Part of the license will probably be a tech due diligence, with BaFin demanding some kind of “technological opinion” about the tech involved. The Swiss financial authority FINMA requires the same. This requirement will be a bottleneck if dozens of applying companies – say more than 100 – were to need due diligence at the same time.
But once market participants have received the license, crypto assets can become institutional-grade. And this is necessary for the adoption of crypto assets in the next step: institutional investors having the technological and regulatory infrastructure to invest funds on behalf of third parties. This technological and regulatory infrastructure is currently being built and will exist in Germany as of Q1/Q2 2020 when the license and its details materialize.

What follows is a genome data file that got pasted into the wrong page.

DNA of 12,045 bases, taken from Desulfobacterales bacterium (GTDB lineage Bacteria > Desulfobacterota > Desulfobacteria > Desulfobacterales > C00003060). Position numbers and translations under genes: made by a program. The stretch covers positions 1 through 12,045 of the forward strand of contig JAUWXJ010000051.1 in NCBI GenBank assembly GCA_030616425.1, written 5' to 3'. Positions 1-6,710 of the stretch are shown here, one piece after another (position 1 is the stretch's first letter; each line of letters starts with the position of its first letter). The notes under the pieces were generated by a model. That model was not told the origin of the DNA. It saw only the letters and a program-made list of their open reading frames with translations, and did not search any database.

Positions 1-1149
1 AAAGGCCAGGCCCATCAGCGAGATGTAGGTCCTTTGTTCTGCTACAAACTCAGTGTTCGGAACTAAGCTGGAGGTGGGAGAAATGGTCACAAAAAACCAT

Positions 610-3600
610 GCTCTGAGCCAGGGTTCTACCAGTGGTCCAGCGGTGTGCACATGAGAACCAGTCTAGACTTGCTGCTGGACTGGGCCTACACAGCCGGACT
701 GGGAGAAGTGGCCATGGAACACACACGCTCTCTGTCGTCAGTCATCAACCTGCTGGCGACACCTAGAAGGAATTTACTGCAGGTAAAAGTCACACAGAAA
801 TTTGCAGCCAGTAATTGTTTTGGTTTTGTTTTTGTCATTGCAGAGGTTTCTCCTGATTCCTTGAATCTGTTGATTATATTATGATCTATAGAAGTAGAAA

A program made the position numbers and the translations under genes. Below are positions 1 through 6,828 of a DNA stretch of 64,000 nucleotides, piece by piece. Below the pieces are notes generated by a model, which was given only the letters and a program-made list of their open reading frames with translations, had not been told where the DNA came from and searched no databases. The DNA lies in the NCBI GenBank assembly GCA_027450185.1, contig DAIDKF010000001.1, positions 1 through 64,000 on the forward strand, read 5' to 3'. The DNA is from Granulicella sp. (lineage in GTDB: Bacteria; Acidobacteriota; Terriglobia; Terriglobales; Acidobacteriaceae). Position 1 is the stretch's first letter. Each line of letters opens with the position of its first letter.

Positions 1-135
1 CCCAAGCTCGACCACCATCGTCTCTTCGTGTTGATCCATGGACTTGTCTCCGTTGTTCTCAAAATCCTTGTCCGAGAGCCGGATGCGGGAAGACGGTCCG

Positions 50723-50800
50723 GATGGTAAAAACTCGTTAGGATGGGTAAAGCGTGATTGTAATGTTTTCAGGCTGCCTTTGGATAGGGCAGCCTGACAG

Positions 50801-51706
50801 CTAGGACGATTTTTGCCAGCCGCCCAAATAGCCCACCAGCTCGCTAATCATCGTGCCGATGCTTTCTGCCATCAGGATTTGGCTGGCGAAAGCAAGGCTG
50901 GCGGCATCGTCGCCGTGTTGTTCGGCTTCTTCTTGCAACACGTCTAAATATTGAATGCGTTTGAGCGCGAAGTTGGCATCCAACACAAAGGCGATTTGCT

Volume-weighted, Bitcoin has a market share of 80%. Ethereum a further 10%. So, by objective numbers, we can summarize that Germany is preparing rules that allow Bitcoin and Ethereum to become institutional-grade as of Q2 2020. You can illustratively also call it the “Bitcoin/Ethereum driver’s license” that all companies – startups, banks, crypto exchanges – have to obtain to address German customers.
Could this law pave the way for Germany to become a blockchain powerhouse?
Yes and no. Germany is front-running currently and seeks to provide legal certainty for companies. However, Germany is not alone. Switzerland and Liechtenstein also drive this development in Europe. These countries are leading in comparison to other European countries. I think we can say that this pole position is valid even compared to Asia and North America.
But the market is very dynamic and can change very quickly. In the short term, Germany may have the chance to become a powerhouse on blockchain, but there is no guarantee that this position will holds in the midterm or long run. So Germany should not rest and needs to further develop its institutional setup for blockchain technology.